21. Yes the whole question of "what are the highest resolving lenses" is not really a simple one with a straightforward answer. There are multiple focal lengths in a lens series, all with unique attributes, so I really should be specifying "the 65mm Zeiss Supreme" for instance. But then we also have the question of aperture - is it fair to compare a T1.3 Master Prime to a T1.5 Supreme to a T1.8 Signature Prime? I should be stopping them all down to T1.8 for a fair comparison, in which case the MP performance is considerably improved. But then any lens will get sharper as you stop down, so maybe I should be comparing every lens at say T2.8, especially if it's a studio environment where lighting can be absolutely controlled and the operator wants the sharpest image they can get rather than a particular depth of field for instance. At T2.8 almost any modern lens that hasn't been designed to have "character" will be pretty sharp. Then we have lens coverage. As it happens, Signature Primes and Primo 70s are generally sharper than Master Primes even if we only compare a S35 area. But again it will vary by focal length, particularly for the wides and longs. In lens design, angle of view is what dictates many decisions rather than focal length, so while 25mm for instance is a pretty wide angle full frame lens, it's not so wide for S35. To complicate matters, a lot of S35 lenses are being used on larger sensors these days (or S35 Open Gate) and while they may cover a larger area they weren't originally designed for it, so you can get further image degradation. Then there's the question of contrast and apparent resolution. A Master Prime has slightly more contrast than a Zeiss Supreme, but (depending on focal length again) it may also have more abberations at the edges of the S35 frame. But the higher contrast can make it seem sharper. Then we could talk about the types of abberations causing image softness. Is a bit of colour fringing at the edges (which Master Primes have) worse than a bit of spherical aberration or coma? It might depend on the lighting, or the colour of the scene, or the contrast ratio. Some aberrations disappear quicker than others when you stop down as well. In the end, when I mention Signature Primes or Primo 70s, I'm thinking about the consistency across focal lengths and the performance right to the edges. I've only seen a few focal lengths in the Supreme range, but what I saw was impressive. I'm also making certain assumptions - based on observation - that there have been design advancements since Master Primes (which used to be the benchmark for S35). The current mood is for lenses that are not "perfect", so a lot of designs now are going for vintage aesthetics which means choosing to retain certain abberations.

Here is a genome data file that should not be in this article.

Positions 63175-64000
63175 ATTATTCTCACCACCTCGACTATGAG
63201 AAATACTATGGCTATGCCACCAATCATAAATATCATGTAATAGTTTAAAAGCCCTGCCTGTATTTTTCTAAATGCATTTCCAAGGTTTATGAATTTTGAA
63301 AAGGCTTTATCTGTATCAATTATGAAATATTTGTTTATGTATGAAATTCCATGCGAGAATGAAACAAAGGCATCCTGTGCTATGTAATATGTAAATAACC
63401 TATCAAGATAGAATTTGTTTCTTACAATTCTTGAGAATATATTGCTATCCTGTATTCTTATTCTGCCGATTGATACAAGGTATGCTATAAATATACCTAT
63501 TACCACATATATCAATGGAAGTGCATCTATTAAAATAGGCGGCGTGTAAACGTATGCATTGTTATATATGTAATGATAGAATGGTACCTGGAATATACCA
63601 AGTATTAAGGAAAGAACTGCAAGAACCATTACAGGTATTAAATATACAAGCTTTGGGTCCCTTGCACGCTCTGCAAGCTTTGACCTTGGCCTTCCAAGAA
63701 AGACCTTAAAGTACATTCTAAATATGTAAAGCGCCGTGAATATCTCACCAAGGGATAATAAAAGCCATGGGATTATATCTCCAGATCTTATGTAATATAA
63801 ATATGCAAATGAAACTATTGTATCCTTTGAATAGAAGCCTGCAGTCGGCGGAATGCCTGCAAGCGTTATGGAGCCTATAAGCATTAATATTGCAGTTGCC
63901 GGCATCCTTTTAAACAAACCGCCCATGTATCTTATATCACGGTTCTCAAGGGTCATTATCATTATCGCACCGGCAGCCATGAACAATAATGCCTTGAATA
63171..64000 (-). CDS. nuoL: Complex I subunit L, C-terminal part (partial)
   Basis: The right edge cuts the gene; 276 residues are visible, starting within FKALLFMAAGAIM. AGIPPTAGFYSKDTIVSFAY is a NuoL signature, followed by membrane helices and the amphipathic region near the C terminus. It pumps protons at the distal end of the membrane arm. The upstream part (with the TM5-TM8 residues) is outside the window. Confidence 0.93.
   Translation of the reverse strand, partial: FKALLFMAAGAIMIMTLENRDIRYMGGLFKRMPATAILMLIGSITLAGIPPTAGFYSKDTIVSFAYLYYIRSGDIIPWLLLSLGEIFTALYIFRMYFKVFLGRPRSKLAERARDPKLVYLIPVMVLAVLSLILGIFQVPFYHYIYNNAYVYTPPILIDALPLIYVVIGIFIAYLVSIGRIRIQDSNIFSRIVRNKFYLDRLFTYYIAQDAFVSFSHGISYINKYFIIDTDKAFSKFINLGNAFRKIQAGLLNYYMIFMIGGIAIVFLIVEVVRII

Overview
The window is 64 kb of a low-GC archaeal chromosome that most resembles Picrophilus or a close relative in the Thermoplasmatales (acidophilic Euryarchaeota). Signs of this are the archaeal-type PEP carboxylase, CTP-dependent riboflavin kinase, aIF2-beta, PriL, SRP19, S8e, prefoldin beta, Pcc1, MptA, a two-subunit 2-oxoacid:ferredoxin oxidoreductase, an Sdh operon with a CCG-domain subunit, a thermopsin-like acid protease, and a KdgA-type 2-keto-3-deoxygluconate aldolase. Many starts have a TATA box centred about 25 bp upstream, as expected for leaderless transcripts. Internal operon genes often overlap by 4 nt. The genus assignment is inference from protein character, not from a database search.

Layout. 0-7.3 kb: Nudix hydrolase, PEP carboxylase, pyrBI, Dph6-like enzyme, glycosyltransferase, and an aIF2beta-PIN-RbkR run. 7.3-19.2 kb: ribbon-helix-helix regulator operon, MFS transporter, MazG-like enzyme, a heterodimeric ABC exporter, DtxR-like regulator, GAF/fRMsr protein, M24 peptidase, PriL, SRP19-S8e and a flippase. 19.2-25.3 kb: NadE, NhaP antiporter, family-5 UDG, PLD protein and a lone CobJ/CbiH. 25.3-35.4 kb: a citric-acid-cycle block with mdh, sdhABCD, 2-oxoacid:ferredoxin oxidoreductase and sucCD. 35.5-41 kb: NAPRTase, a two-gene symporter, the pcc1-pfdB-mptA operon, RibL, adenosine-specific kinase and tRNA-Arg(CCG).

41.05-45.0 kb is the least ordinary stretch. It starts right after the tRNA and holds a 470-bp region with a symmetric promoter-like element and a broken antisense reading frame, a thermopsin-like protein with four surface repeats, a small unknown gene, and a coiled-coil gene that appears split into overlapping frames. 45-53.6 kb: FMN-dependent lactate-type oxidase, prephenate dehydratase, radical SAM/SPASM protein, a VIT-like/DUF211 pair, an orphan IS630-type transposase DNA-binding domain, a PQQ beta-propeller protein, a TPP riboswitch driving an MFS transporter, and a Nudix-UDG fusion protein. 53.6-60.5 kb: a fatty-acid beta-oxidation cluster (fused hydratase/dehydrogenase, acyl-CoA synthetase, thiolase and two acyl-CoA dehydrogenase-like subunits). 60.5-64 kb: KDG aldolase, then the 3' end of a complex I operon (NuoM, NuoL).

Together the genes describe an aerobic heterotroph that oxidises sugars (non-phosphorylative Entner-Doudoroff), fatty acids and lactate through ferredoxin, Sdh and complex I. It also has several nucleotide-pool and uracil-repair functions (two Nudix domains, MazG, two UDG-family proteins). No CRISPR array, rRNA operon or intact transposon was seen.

22. This lens was made by Kern, the same company that made Switar, Yvar etc primes. The battery should be accessible by unscrewing the second half of long tube that holds the light meter cell. Your lens seems to have been modified to fit that camera. The run plunger/auto diaphragm selector is missing (the short plain black cylinder part) and the back has been machined flat (normally there is a protruding part that fits over the Bolex run button). See this description: http://bolexh16user.net/VarioSwitar86EE.htm Many of the functions are similar to other Kern zooms, like this one: http://www.vintagecameras.fr/images/MonSite/BOLEX/H16_Reflex/_Doc/Vario-Switar_100-POE.pdf Main difference is the meter on the 86 EE is external, parallel to the lens, rather than TTL like the 100 POE. If you google search "site:cinematography.com Vario-Switar 86EE" you'll find a bunch of threads from this site with information about this zoom.
  23. The highest resolving lenses I’ve seen (as a rental house lens tech who checks them on a lens projector) are Signature Primes, followed by Zeiss Supremes and Panavision Primo 70s. I haven’t had a chance to look at the new Leitz Primes but from the price I imagine they made no compromises. But many other lenses resolve very highly if you stop them down a few stops. It can vary by focal length too. Some lenses might be super sharp in the centre but drop off at the edges. Most modern cine lenses that aren’t deliberately designed to have some “character” (meaning aberrated) are pretty sharp though.
  24. No. It’s not a question of collimation (back-focus adjustment), it’s different optics. If you shoot with the lens stopped down past f/3.5 it shouldn’t matter much. There’s a relatively affordable RX one on eBay now (a little beat up but optics might be ok): https://www.ebay.com/itm/255689434281 Most seem to have been bought up by the Calkovsky “buy it on eBay then sell it for twice the price on eBay” store, but if you’re patient you can find them cheaper.